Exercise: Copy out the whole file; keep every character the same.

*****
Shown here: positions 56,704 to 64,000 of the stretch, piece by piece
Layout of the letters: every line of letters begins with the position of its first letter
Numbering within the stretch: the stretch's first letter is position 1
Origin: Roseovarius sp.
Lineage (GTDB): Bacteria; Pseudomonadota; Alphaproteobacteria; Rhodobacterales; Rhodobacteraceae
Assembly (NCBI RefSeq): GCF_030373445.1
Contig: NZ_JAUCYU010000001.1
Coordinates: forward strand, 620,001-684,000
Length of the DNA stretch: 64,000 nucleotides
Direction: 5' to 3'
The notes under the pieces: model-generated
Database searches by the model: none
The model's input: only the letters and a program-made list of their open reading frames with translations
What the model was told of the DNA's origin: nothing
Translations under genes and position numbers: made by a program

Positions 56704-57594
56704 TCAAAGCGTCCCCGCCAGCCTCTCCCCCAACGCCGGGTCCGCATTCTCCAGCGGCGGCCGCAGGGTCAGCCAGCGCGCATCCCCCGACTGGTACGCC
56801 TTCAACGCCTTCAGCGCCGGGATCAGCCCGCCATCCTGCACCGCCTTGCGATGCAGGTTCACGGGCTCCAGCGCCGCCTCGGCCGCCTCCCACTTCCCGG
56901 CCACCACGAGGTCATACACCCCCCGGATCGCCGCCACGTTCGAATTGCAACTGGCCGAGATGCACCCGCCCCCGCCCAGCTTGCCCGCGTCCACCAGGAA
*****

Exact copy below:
Shown here: positions 56,704 to 64,000 of the stretch, piece by piece
Layout of the letters: every line of letters begins with the position of its first letter
Numbering within the stretch: the stretch's first letter is position 1
Origin: Roseovarius sp.
Lineage (GTDB): Bacteria; Pseudomonadota; Alphaproteobacteria; Rhodobacterales; Rhodobacteraceae
Assembly (NCBI RefSeq): GCF_030373445.1
Contig: NZ_JAUCYU010000001.1
Coordinates: forward strand, 620,001-684,000
Length of the DNA stretch: 64,000 nucleotides
Direction: 5' to 3'
The notes under the pieces: model-generated
Database searches by the model: none
The model's input: only the letters and a program-made list of their open reading frames with translations
What the model was told of the DNA's origin: nothing
Translations under genes and position numbers: made by a program

Positions 56704-57594
56704 TCAAAGCGTCCCCGCCAGCCTCTCCCCCAACGCCGGGTCCGCATTCTCCAGCGGCGGCCGCAGGGTCAGCCAGCGCGCATCCCCCGACTGGTACGCC
56801 TTCAACGCCTTCAGCGCCGGGATCAGCCCGCCATCCTGCACCGCCTTGCGATGCAGGTTCACGGGCTCCAGCGCCGCCTCGGCCGCCTCCCACTTCCCGG
56901 CCACCACGAGGTCATACACCCCCCGGATCGCCGCCACGTTCGAATTGCAACTGGCCGAGATGCACCCGCCCCCGCCCAGCTTGCCCGCGTCCACCAGGAA